I am glad to know that the parishioners from other villages are now joining the procession. It used to be the ‘sole’ domain of the people from Bayanan. SInce this is more a religious festival and a celebration of the parish – which is a Church geographical division (as against a political/government group which Barrio Bayanan is), the participation of the parishioners from other barrios is just fitting.
Mornings would find us enveloped with the aroma of  freshly cooked food as we got  ready for the Mass.  On this special day, we had the luxury of choosing from several scheduled Masses.  I often attended the one celebrated by the Archbishop who makes a special trip to our Church  for the Feast of Saint Magdalene.  He would concelebrate the Mass  with other  visiting priests.   Afterwards, we visited with neighbors and relatives to sample their tasty  offerings.
They slowed down the carriage so I could take a picture and have it posted on Facebook. 🙂 That kind of favor was not so strange in a place where everybody knew everybody and people are most likely related to the next person. The man in green is a second cousin and the rest know our family and its ancestors.
Alas!  We could not prolong our stay until the Feast Day.  Due to (my husband’s) work commitments,  we had to leave  before the July 22 celebrations.  However,  we were able to witness the procession.   Acknowledging that many could not participate in the procession because they are busy in their respective homes during the Feast Day or are at work or at school, the Parish moved the procession to the Sunday immediately before the Feast Day.   The new schedule was kind of odd to me but I was quite thankful and happy to be in it again.   My eyes misted when I beheld the procession.  It was a especially lovely day for me.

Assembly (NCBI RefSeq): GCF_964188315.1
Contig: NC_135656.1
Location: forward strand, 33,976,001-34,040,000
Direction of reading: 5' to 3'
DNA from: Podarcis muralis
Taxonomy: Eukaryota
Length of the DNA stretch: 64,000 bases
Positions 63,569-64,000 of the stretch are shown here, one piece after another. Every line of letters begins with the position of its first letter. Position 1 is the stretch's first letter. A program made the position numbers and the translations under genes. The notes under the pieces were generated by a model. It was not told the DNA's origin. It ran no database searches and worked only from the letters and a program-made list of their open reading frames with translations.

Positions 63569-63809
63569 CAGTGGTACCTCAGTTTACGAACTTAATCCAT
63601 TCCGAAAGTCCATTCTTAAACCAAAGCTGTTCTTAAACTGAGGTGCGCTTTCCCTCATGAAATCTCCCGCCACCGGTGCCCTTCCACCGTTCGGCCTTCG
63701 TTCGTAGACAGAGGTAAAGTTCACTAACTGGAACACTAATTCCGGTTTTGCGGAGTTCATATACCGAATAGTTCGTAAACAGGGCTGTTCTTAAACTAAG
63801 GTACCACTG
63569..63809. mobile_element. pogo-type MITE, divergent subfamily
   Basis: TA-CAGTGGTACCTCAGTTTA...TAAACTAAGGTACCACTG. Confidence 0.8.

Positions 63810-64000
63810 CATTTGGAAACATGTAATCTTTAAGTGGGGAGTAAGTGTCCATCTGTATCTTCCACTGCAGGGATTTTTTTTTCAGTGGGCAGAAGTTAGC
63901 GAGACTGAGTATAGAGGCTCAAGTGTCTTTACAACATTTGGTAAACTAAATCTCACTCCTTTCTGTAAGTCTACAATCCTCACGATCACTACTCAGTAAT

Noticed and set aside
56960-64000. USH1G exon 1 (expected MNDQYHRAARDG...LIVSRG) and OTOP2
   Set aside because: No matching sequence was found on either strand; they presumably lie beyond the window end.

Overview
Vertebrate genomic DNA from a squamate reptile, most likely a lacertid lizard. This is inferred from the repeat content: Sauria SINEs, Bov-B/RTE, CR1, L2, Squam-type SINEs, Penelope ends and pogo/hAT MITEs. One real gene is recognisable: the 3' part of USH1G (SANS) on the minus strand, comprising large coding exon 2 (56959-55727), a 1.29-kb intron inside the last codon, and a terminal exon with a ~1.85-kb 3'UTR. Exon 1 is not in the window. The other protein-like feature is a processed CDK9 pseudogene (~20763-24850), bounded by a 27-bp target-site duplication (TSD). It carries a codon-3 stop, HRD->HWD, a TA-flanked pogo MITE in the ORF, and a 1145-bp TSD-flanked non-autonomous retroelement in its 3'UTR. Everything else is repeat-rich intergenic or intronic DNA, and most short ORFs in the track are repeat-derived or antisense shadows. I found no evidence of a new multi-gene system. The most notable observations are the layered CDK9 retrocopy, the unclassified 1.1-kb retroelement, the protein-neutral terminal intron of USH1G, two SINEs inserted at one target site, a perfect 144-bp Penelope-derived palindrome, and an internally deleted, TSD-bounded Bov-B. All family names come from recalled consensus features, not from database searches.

We need our Musiko. The Fiesta is not fiesta without the Musiko making the rounds the day before and during the Fiesta. As children, we would stop whatever we were doing to watch the Musiko and the majorettes twirling their batons.

I am linking with Ailsa’s Travel Theme: Tradition with this post.  What a timely theme it is for me. 🙂  Do head over to her page for wonderful, colorful interpretations of the theme.

Have a great day. 🙂



    1. Thank you, Madhu. Yeah, the Musiko is a fun part of the festivities. We always wondered about who hosts them during the event and envy the family that does so because they have the fun people in their house. 🙂

  1. Lovely post with beautiful photos. I love learning about different traditions in different cultures and parts of the world. Thanks for sharing!

  2. oh I love this post..the pictures, the traditions, the beautiful people…what a lovely, wonderful celebration!! I would love to witness the Fiesta.

    1. Thank you for the nice words, Annemarie. I am glad you enjoyed this post. There are many fiestas on a much grander scale in the Philippines. Those are our version of the Carnival except that ours are still definitely (and will hopefully be) always religious in tone and nature. 🙂

  3. Brilliant post, Imelda, beautifully descriptive – you conjured up the loveliest of images with your words, and your photos are gorgeous too. Thank you so much for sharing the Fiesta with us. xxx Ailsa